A fashion Q&A with four CCAD students
When the Columbus College of Art & Design fashion program celebrated its graduating seniors this year, a strong global influence emerged from female graduates who hail from around the world. From macramé roping to a gele headwrap in bold purple prints, students celebrated their heritage while revealing works of fashion that will likely inform the industry far into the future. We've selected four outfits to share here, and asked questions of the designers involved.
Natalia Monserrate: Ponce, Puerto Rico
How did you discover the intricate metal pieces used in this design and what were you hoping to achieve with this effect? Since I began developing my senior collection last year I knew that I wanted to have armor as a main element of my collection, but I did not know what materials I could use to achieve this. When I was sourcing my fabrics and materials I came across a website that sold chainmail supplies and learned how to link chainmail for my looks. For this specific look, I wanted to represent divinity through the representation of wings. Because I was not able to link the chainmail due to the weight, I sewed them to shaped crinoline fabric and connected it to the dress with magnets in order to give the illusion of weightless dimension.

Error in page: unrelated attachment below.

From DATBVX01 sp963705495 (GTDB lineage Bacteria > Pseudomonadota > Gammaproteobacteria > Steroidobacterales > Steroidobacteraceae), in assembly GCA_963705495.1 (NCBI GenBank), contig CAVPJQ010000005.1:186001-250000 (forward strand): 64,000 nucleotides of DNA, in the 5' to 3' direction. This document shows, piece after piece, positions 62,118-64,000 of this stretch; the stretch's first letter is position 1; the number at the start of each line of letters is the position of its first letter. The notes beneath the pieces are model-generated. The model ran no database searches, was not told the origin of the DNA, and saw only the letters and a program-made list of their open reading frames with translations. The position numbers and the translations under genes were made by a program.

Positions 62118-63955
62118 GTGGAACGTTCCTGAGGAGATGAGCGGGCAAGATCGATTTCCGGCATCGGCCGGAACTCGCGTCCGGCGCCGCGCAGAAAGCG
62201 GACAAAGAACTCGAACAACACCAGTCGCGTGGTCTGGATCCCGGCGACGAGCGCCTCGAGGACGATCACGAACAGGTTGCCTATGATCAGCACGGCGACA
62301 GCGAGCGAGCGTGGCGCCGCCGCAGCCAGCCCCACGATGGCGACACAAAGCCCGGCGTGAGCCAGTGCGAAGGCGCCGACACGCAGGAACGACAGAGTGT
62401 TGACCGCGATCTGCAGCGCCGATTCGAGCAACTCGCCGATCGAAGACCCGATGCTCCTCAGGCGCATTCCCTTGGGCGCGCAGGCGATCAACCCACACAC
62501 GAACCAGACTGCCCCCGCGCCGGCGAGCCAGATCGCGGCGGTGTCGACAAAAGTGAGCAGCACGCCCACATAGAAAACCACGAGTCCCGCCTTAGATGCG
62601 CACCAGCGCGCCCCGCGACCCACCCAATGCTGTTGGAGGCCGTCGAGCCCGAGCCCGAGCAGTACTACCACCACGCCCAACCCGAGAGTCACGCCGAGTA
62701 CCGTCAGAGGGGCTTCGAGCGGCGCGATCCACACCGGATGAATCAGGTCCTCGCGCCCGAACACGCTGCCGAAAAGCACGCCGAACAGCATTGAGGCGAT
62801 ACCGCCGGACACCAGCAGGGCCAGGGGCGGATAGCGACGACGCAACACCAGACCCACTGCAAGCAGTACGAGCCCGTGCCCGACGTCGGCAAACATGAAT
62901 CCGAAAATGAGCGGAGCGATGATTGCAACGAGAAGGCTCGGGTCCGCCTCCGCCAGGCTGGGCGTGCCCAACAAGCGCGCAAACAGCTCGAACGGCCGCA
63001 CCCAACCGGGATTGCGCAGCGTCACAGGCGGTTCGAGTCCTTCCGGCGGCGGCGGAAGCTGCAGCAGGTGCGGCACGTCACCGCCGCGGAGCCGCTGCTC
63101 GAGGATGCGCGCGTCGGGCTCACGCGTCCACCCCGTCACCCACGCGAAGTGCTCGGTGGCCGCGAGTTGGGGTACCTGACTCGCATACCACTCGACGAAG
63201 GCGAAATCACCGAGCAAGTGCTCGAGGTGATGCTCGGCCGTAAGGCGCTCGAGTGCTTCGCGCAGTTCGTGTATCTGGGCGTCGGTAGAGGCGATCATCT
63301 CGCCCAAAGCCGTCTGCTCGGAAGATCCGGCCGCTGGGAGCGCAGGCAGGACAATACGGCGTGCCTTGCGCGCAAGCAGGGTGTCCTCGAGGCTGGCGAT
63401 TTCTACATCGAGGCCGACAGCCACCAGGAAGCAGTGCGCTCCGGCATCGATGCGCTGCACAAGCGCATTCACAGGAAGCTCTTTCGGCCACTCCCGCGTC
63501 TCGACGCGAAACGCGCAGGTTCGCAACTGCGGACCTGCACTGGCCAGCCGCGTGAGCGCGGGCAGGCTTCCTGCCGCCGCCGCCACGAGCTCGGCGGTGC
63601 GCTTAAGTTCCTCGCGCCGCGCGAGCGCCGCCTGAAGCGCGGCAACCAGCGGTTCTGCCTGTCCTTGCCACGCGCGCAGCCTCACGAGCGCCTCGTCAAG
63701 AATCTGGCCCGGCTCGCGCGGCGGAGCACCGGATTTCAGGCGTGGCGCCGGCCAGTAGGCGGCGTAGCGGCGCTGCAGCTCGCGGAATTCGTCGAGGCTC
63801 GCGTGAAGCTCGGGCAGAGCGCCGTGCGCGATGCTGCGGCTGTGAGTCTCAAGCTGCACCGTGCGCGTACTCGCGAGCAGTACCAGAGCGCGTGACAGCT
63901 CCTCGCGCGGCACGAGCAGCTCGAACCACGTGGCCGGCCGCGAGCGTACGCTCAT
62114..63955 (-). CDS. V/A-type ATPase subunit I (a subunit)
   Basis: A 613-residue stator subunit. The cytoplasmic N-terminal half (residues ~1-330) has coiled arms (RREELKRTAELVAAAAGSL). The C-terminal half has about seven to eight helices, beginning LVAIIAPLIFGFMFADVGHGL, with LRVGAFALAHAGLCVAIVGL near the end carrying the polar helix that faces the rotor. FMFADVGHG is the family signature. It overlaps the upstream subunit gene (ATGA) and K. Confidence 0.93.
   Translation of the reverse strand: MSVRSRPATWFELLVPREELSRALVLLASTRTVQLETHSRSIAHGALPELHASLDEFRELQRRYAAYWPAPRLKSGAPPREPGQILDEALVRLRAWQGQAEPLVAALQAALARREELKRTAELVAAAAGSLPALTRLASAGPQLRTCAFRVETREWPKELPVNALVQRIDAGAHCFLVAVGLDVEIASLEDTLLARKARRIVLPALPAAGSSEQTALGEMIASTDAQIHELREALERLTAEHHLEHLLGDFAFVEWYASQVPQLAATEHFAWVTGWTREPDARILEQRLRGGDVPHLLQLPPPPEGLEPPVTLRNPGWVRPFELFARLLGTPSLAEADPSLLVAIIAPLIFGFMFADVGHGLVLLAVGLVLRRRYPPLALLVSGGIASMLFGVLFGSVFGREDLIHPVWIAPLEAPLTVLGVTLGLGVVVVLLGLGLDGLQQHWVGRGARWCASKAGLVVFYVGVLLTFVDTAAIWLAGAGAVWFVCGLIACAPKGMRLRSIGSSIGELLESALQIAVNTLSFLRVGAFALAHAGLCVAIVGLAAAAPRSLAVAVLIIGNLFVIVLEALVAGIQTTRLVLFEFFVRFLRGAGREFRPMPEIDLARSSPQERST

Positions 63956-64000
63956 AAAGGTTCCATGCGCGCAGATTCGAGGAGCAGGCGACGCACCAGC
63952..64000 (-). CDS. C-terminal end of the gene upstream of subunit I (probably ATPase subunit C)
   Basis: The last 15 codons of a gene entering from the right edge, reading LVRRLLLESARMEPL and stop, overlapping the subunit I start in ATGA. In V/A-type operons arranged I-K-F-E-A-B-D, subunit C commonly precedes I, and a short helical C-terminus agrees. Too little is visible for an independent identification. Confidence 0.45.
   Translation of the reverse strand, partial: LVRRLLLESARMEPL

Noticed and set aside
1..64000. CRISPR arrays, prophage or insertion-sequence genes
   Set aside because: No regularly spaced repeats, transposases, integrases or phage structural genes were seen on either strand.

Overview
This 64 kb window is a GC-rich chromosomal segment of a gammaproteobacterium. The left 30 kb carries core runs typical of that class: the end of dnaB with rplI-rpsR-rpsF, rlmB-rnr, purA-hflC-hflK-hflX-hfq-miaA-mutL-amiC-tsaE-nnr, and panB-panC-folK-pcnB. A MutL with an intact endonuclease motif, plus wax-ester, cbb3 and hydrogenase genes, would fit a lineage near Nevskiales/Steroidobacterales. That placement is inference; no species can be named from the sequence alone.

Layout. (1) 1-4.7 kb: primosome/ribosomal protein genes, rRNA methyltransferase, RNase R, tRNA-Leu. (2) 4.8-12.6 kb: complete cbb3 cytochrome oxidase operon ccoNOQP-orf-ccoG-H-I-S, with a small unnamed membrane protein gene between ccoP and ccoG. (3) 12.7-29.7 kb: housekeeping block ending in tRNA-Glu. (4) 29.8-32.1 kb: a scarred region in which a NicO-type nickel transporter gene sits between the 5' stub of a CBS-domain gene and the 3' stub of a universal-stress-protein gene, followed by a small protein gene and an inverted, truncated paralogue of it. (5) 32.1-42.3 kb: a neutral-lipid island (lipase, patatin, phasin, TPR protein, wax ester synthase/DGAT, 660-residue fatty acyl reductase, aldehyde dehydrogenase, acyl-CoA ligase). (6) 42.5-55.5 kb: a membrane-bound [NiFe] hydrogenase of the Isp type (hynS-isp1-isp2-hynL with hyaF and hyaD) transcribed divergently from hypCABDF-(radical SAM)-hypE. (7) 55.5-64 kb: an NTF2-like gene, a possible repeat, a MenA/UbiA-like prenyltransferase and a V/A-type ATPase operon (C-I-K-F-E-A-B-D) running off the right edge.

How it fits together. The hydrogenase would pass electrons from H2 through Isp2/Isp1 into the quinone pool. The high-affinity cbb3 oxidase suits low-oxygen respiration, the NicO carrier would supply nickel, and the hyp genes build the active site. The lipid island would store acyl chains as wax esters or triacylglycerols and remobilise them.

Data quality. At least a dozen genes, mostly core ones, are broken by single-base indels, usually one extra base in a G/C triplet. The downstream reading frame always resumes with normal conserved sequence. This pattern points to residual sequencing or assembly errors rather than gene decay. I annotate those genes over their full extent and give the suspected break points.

Diane O. Brown: Pocahontas, Va.
What inspired the design of this outfit? The design of this outfit was influenced by my desire to incorporate the idea of draping that is part of African culture. This feature can be noted in the design of the sleeve. The cigarette pants were an influence from harem pants.
Luyao Zhang: Beijing, China
How did you get the idea of creating a dress made out of white roping? I do not follow the traditional way to make patterns to fit on my models and also I do not have clear plans ahead for each garment. I regard my garments as lots of fragments coming together; I knitted plenty of strips first, using macramé techniques to create the decorative patterns, and played around with the placement to figure out what I should do for the rest of the clothes. I use the Silver Reed SK280 standard knitting machine to finish all my knitting, and a Juki sewing machine to put each piece together in the fully-fashioned way.
Steffy Tjandra: Surabaya, East Java, Indonesia
This design seems so light and ethereal; what was your inspiration? My collection was inspired by the Garden of Eden from the book of Genesis [where I get] the idea of heavenly paradise. As for the colors, it is inspired by the sunrise of Mount Bromo, which is in my hometown in Indonesia that has really bright, pastel-colored skies. I used light and flowy fabric like silk organza, silk charmeuse and embroideries from Indonesia.